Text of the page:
⏹️ ▶️ Marco think they were perfect about it, but I think given what they were seeing, I think they were

⏹️ ▶️ Marco mostly reasonable to say what they said at that time. And now that they have new information, they

⏹️ ▶️ Marco said they are going to retest it. And that’s great because, you know, it would be one thing like if, you know, if Apple eventually

⏹️ ▶️ Marco went to them and figured this out and Consumer Reports said, well, no, our test is done. Sorry, too late. You know, try again

⏹️ ▶️ Marco in 18 months when you release a new one. You know, that would be kind of a bad move on their part. But in

⏹️ ▶️ Marco the situation they were in, with the very little information they had, and with a non-response from Apple

⏹️ ▶️ Marco when they asked them about it, I don’t think it was that unreasonable to publish what they did when they did. Again,

⏹️ ▶️ Marco I would make a few edits, but for the most part, I think it was in the ballpark. Now that they have new information, now they

⏹️ ▶️ Marco are retesting. I think that is very reasonable. And I think the problem I had about

⏹️ ▶️ Marco this was basically Apple’s PR framing of their official statement. Like,

⏹️ ▶️ Marco ooh, Apple’s tone is really bitter almost recently. Like

⏹️ ▶️ Marco the statement about the Dash developer, Bogdan Popescu, sorry if I mispronounced

⏹️ ▶️ Marco that. Their statement about that situation was also really

⏹️ ▶️ Marco a little bit defensive and weird. And as more fact came out from both sides,

⏹️ ▶️ Marco I think it became a little bit clear, like, oh, that statement was a little bit too aggressive and bitter and a little

⏹️ ▶️ Marco unnecessarily so. There’s something up, like when Apple gives a defensive statement like that,

⏹️ ▶️ Marco I think it can use a little more editing than what it’s getting before it comes out. Because it’s like if you

⏹️ ▶️ Marco want to write a nasty email and you wait until the next morning to send it, I think Apple needs to do that a little bit with

⏹️ ▶️ Marco its defensive PR statements here because they come out with this very overly defensive

⏹️ ▶️ Marco attitude that’s honestly slightly B.S.y in certain ways. They kind of

⏹️ ▶️ Marco BS around certain facts of the matter or whatever. And

⏹️ ▶️ Marco it does not reflect well on them. They’re usually a trustworthy, straightforward

⏹️ ▶️ Marco company with clear communication. And so to have these little defensive PR

⏹️ ▶️ Marco statements where that’s not the case is just off-putting

⏹️ ▶️ Marco and a little bit concerning for a company that we respect so much.

⏹️ ▶️ John I agree. The PR statement was bad, but I still think it’s in reports. they should have published was we not we

⏹️ ▶️ John can’t tell what’s going on because that was the truth they did not know what was going on and they what they should have said

⏹️ ▶️ John is when normal people use this we don’t see this kind of variability but in our battery

⏹️ ▶️ John test we get this variability we can’t explain that if they want to say therefore we can’t recommend this

⏹️ ▶️ John that’s a matter of semantics like I guess they can’t recommend it technically because if they don’t get good results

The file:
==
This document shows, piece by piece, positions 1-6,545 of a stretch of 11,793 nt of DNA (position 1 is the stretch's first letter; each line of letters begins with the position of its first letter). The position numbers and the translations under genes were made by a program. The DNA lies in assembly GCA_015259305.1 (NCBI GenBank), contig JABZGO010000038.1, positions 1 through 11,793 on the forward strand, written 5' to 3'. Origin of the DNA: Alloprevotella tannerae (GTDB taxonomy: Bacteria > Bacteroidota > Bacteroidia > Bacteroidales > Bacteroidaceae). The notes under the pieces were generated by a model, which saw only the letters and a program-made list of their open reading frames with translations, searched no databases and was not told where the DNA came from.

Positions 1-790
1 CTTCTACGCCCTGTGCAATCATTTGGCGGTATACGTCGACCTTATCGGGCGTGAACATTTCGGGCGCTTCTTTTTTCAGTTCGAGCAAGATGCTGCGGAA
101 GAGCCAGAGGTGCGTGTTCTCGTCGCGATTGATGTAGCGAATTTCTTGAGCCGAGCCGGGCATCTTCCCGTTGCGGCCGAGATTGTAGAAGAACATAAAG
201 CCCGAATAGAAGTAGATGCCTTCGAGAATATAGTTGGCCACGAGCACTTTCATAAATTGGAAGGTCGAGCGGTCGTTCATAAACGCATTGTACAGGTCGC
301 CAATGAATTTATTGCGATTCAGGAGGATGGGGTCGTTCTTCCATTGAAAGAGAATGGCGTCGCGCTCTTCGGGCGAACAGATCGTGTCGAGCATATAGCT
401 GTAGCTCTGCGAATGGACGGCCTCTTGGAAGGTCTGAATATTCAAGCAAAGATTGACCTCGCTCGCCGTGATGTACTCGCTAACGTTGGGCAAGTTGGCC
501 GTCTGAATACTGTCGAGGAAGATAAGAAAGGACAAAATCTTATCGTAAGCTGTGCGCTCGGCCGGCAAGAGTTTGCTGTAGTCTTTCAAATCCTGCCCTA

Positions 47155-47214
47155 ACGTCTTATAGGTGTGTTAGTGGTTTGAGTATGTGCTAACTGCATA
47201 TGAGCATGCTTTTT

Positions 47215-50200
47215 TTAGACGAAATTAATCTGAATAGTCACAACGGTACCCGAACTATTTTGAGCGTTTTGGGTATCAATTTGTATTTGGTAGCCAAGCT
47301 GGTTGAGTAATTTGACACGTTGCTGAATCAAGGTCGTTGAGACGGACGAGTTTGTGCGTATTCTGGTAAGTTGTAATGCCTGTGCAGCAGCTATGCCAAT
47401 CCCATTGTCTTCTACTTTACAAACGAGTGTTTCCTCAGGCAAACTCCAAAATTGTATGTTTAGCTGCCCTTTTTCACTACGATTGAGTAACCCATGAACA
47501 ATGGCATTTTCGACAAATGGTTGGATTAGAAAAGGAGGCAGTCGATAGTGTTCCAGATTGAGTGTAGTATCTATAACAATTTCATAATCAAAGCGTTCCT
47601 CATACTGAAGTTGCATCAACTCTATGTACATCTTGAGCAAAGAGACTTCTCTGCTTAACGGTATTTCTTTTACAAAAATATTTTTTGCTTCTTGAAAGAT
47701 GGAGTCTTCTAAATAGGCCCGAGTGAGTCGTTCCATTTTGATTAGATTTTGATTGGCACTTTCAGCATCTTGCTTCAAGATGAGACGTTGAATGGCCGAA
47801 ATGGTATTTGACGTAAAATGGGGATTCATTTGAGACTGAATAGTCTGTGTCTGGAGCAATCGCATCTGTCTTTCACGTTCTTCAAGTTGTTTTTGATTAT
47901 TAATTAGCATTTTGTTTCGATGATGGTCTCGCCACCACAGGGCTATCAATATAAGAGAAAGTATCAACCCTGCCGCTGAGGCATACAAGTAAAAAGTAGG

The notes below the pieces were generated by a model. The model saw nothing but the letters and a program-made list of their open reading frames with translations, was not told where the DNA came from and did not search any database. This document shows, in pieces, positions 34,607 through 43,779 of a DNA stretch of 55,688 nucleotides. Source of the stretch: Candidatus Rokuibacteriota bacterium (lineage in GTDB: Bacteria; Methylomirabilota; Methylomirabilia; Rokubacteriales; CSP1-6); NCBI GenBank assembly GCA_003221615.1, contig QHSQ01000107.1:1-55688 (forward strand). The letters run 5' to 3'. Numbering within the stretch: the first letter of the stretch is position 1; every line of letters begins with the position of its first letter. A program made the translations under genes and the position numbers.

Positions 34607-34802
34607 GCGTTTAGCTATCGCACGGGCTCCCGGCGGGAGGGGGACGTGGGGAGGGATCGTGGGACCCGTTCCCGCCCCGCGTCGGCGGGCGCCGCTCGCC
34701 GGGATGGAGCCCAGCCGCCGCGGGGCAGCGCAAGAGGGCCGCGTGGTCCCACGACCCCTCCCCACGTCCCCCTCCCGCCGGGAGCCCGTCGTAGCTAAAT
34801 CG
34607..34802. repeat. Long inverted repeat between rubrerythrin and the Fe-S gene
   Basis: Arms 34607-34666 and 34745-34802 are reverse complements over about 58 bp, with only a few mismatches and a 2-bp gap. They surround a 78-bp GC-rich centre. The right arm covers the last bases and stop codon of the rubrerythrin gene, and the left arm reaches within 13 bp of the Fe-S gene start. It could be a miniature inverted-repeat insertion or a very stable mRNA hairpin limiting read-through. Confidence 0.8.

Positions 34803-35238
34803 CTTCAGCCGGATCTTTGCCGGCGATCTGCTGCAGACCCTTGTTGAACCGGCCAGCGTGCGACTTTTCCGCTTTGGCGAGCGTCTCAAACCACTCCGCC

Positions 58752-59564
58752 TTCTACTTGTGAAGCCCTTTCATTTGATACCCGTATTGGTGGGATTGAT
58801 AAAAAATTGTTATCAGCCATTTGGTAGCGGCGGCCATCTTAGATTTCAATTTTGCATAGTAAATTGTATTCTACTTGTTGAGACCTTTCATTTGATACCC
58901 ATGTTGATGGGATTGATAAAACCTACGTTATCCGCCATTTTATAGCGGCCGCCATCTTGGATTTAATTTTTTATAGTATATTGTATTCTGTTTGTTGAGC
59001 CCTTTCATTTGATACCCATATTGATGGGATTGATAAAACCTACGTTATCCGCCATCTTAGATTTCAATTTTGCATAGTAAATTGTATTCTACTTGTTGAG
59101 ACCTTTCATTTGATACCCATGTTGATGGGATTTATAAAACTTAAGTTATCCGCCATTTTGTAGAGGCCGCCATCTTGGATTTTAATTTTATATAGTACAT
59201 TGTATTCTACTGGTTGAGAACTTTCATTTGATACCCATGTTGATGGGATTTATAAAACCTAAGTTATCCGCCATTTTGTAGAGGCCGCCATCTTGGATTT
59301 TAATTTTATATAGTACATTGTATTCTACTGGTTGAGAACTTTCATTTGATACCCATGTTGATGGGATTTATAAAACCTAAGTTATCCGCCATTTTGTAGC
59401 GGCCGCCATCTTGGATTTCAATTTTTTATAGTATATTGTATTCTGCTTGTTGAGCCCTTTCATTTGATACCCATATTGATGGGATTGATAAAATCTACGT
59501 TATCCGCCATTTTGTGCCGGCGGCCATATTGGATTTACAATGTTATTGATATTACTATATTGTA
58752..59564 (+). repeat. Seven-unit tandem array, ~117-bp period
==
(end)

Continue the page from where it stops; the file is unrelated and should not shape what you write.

⏹️ ▶️ John on their artificial test then that’s their criteria recommendation that they can’t recommend it but the way it was written

⏹️ ▶️ John up it was almost as if they were recommending against it and that it seemed conclusive. There wasn’t much of saying like,

⏹️ ▶️ John look, we were stumped, we can’t figure this out, something here is going on that we obviously don’t understand.

⏹️ ▶️ John I think the piece of information that was missing is that, you know, we are not privy to special information

⏹️ ▶️ John that the rest of the world doesn’t have. The rest of the world is using these laptops. Other publications are testing them, other people

⏹️ ▶️ John own them, this is a thing that only we are seeing, and that was, you know, if you

⏹️ ▶️ John were to read this and that was your source, authoritative source, you would say, well, these these

⏹️ ▶️ John laptops are obviously haunted, which is not the case. It was just like that the consumer reports was doing a thing

⏹️ ▶️ John that induced a bug and the bug is a problem. And you’re right, there can be other kinds of bugs. But I don’t know, I just it just

⏹️ ▶️ John rubs me the wrong way. And you’re right, there is some history there with consumer reports doing similar types of things. And in general,

⏹️ ▶️ John I don’t like consumer reports for I guess, at this point, with the advent of the wire cut and everything, I don’t like consumer reports

⏹️ ▶️ John for almost anything anymore. So maybe maybe a little bit of my general attitude about them is

⏹️ ▶️ John showing through. But like I said, I didn’t like the PR statement for all the reasons you noted, like them

⏹️ ▶️ John framing it as a consumer resource was doing a terrible thing. That is the wrong framing when the reality

⏹️ ▶️ John was there was an Apple bug. It should lead with that. It’s like there was a bug. We fixed it. Consumer Reports is retesting.

⏹️ ▶️ John That’s such an easy PR win. Yeah, like if we read that statement, we go, we’d be like, all right, well, that explains it.

⏹️ ▶️ John Thanks, Apple. We all understand the bugs exist. But instead, they led with Consumer Reports doing a weird thing.

⏹️ ▶️ John It’s not that weird. Anyway, now I’m mad at everybody.

⏹️ ▶️ Marco Right. Like, that’s like, they couldn’t just say, you know, we discovered that the problem

⏹️ ▶️ Marco they were having was due to a bug where we fixed it and they’re going to read it like that would be the direct honest way.

⏹️ ▶️ Marco Instead, they had to drill in that Consumer Reports test was somehow invalid or irrelevant.

⏹️ ▶️ Marco A hidden feature. It’s a checkbox in the

⏹️ ▶️ John preface window.

⏹️ ▶️ Marco, John Yeah.